Background: Little is known about the decline of kidney function in patients with normal kidney function at baseline. Our objectives were to (i) identify predictors of incident chronic kidney disease (CKD) and (ii) to estimate rate of decline in kidney function.
Methods: The study used a retrospective cohort of adult patients in a hypertension registry in an inner-city health care delivery system in Denver, Colorado. The primary outcome was development of incident CKD, and the secondary outcome was rate of change of estimated glomerular filtration rate (eGFR) over time.
Results: After a mean follow-up of 45 months, 429 (4.1%) of 10 420 patients with hypertension developed CKD. In multivariate models, factors that independently predicted incident CKD were baseline age [odds ratio (OR) 1.13 per 10 years, 95% confidence interval (CI), 1.03-1.24], baseline eGFR (OR 0.69 per 10 units, 95% CI 0.65-0.73), diabetes (OR 3.66, 95% CI 2.97-4.51) and vascular disease (OR 1.67, 95% CI 1.32-2.10). We found no independent association between age, gender or race/ethnicity and eGFR slope. In patients who did not have diabetes or vascular disease, eGFR declined at 1.5 mL/min/1.73 m(2) per year. Diabetes at baseline was associated with an additional decline of 1.38 mL/min/1.73 m(2).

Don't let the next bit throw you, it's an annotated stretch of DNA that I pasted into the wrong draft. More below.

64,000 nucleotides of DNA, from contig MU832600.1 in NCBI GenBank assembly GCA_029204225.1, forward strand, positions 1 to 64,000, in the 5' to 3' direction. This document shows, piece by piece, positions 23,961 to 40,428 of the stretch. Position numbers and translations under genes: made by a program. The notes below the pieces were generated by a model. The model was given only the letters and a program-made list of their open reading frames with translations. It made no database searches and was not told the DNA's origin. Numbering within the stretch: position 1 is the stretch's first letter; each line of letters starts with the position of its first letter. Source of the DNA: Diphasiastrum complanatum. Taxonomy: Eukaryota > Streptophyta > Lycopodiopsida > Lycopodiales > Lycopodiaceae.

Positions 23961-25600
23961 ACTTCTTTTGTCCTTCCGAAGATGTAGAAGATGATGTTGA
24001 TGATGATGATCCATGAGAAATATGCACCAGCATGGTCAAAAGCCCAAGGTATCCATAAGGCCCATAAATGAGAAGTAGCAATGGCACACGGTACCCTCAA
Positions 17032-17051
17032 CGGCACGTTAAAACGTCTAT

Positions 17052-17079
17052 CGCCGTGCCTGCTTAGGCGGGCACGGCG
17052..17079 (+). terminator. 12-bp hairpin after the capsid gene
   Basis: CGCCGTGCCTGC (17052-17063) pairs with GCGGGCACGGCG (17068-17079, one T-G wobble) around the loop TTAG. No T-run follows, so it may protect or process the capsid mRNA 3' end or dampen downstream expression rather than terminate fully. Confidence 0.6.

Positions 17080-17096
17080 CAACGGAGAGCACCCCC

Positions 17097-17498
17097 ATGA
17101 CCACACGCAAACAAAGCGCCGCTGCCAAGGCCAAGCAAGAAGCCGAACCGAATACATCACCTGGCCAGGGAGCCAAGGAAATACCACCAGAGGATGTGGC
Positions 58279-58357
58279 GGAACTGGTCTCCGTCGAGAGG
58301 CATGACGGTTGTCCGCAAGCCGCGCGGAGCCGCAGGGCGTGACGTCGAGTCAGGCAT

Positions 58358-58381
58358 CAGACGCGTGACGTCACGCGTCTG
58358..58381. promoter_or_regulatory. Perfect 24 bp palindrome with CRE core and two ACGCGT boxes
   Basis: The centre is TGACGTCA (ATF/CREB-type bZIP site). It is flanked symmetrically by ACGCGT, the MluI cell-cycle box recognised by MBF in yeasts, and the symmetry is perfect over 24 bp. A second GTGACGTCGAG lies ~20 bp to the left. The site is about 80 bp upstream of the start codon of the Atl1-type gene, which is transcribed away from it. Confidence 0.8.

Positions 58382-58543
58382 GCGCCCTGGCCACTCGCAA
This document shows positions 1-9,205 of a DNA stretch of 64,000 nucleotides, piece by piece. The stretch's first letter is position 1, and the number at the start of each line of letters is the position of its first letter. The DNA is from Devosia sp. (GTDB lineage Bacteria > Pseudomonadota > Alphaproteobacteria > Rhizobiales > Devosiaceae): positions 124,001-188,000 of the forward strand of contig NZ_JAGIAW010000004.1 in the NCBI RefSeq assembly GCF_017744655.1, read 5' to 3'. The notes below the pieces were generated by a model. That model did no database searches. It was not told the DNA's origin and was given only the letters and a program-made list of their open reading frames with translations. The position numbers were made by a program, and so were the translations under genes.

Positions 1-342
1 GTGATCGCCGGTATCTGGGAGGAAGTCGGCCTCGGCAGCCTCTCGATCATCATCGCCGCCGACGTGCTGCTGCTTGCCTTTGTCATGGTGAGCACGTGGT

Conclusions: Diabetes was the strongest predictor of both incident CKD as well as eGFR slope. Rates of incident CKD or in decline of kidney function did not differ by race or ethnicity in this cohort.